The future of talent is to focus on a diverse workforce

Posted in : HR Updates ROI on 9 May 2016
Peter Cosgrove
CPL

You may know this riddle: a father and a son were out mountain climbing and they both fell and were badly injured. They were rushed to hospital and wheeled into surgery. They took the son in first and the surgeon looked down on the boy and said, “Oh my god, that’s my son! How is this possible?"

Have a think for a second before you read on.

Many first ask if the other father was a priest or whether the child is adopted, but the obvious answer is that the surgeon is his mother. While this is a great case of unconscious bias, this riddle doesn't work as well now, because the dad as sole breadwinner is no longer the norm.

Kids, when asked, may even say, “Maybe he has two dads?”, especially in Ireland given our recent historic legislation on gay marriage! We may have become a more inclusive society but we also need to start to see this reflected in work if we are to succeed in the future.

If you ever hear anyone say that they have no bias, they are incorrect. We all have it and because it is unconscious we are unaware of it.  Put them on an unconscious bias training program and I guarantee they will change their mind very quickly – it is part of our human nature.

Secondly you often hear people arguing about quotas, and positive discrimination. The phrase I heard recently which stuck with me is - 'Privilege is invisible to those who have it'.  So when we start to see things changing and the talk of diversity, we can see people getting uncomfortable and saying that it's unfair.  However, they rarely question the current system and perhaps the fact that it has been unfair for hundreds of years and they have benefitted by being one of the privileged e.g. a white, male, heterosexual and the benefits gained from this.

Diversity in business, however, is not a word that gets people that excited. It generally provokes more of a defensive reaction or a rolling of the eyes like when the word compliance is mentioned. However, enlightened companies are putting a huge focus on diversity, not because they should be seen to do this, although they should, it is because it is benefitting their profitability. Here is why:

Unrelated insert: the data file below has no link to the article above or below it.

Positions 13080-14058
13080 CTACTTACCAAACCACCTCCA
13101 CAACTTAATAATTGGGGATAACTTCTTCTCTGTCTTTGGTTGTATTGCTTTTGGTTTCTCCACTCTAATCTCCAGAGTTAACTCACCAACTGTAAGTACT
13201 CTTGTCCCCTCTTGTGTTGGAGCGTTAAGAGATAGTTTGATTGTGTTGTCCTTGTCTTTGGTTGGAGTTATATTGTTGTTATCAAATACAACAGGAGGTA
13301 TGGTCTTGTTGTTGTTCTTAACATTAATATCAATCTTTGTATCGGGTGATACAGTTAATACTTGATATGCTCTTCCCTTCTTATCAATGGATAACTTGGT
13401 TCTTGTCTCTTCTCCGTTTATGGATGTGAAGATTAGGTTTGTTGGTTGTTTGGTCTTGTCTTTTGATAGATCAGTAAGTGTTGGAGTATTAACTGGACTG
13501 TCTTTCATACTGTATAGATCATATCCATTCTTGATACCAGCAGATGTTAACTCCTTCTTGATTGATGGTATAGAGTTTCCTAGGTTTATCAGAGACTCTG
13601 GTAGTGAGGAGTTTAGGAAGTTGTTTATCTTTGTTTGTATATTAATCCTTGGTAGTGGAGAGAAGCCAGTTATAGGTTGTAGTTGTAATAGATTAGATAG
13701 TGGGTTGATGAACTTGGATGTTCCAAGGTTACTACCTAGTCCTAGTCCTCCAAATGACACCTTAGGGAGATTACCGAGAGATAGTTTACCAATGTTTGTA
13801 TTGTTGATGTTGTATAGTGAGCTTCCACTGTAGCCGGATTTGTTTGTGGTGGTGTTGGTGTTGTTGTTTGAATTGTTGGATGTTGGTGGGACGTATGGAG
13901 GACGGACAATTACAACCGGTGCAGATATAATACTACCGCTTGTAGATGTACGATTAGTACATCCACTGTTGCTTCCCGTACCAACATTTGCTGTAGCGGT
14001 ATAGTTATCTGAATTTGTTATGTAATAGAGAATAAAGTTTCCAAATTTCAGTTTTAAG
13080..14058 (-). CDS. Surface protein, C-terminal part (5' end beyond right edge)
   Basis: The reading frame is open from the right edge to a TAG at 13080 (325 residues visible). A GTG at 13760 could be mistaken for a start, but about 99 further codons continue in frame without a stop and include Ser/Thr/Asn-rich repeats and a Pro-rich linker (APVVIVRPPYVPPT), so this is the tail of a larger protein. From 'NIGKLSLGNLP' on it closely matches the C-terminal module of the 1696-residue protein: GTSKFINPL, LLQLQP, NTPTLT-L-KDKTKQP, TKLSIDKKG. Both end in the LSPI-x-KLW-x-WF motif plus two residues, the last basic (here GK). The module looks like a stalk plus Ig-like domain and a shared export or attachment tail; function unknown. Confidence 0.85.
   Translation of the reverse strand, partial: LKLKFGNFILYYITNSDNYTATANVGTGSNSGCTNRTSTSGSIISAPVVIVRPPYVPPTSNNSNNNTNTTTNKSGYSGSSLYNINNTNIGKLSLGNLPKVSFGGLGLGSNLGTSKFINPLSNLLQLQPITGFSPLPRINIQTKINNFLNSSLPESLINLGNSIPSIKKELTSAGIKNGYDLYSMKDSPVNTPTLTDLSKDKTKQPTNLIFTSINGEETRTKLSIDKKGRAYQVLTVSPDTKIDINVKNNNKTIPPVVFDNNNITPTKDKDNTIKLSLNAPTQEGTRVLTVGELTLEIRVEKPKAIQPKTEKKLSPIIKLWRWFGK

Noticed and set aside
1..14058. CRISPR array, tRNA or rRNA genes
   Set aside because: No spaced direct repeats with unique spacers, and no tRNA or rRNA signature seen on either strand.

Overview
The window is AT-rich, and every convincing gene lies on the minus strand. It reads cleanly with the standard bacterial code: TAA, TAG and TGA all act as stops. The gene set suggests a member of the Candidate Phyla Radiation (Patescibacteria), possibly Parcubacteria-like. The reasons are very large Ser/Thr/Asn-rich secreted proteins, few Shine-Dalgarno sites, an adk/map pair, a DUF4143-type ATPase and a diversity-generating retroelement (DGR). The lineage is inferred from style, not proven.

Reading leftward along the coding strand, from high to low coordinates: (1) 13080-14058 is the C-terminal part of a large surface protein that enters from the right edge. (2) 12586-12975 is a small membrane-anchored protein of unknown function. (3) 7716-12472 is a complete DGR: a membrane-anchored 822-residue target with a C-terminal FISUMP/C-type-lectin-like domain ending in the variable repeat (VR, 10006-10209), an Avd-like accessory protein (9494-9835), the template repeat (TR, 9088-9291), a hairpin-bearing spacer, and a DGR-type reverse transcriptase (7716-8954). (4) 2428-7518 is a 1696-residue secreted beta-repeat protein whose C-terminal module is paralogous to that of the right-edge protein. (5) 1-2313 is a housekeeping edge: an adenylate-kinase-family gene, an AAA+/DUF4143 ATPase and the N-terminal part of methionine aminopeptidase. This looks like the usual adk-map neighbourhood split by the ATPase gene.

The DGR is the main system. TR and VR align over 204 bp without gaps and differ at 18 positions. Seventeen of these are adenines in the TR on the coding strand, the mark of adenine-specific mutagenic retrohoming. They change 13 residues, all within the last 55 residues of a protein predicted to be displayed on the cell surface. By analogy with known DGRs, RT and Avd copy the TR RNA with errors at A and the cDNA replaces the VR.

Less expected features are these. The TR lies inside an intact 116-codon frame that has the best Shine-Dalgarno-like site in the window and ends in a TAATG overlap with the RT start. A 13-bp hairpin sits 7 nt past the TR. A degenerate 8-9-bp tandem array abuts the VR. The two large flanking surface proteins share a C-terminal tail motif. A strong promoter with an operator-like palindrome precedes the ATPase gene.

It is good for innovation: many failed companies have suffered from 'groupthink', some of the famous recent examples would be Enron and Lehman Brothers.  Dr John Coates found that young men who dominate trading floors have large gains in testosterone and cortisol levels rise which can cloud their judgement and fuel their appetite for risk. He argued Lehman Sisters may have done better than Lehman Brothers!

The Catalist report report in 2011 found a 53% increase in return on equity for companies with higher representation of women board directors – so the data is strong and companies are seeing this and taking note. There is an excellent program developed for men called MARC (Men Advocating Real Change) which Dell among others have adopted with great results.

Your customers are global:

They do not all look like us or think like us. How can we possibly understand what they want or how they want to buy it, if we do not have a varied workforce. Diversity can be about gender, ethnicity age as well as many other things.

IDEO a design firm have hired a ninety year old woman, Barbara Beskind, they say the designers think differently when she is in the room. They have started to look at who their customers are and have a team appropriate to this.

Millennials will expect it:

Millennials, those born between 1980 and 2000 will make up 75% of the workforce in ten years’ time. They have always had access to the world through the internet/ smartphone. They expect diversity and they have grown up with it and they will choose diverse companies. Given how many millennials you will need in the future of work can you afford to ignore what they will want in the ideal future organisation?

So diversity is good for business, not just because it will help you attract more talent to your organisation but they will come with different mind-sets and points of view and hopefully improve on the ideas and creativity all businesses will need to survive and thrive.

This article is correct at 11/05/2016
Disclaimer:

The information in this article is provided as part of Legal-Island's Employment Law Hub. We regret we are not able to respond to requests for specific legal or HR queries and recommend that professional advice is obtained before relying on information supplied anywhere within this article.

Peter Cosgrove
CPL

The main content of this article was provided by Peter Cosgrove. Contact telephone number is 01 614 6160 or email peter.cosgrove@cpl.ie

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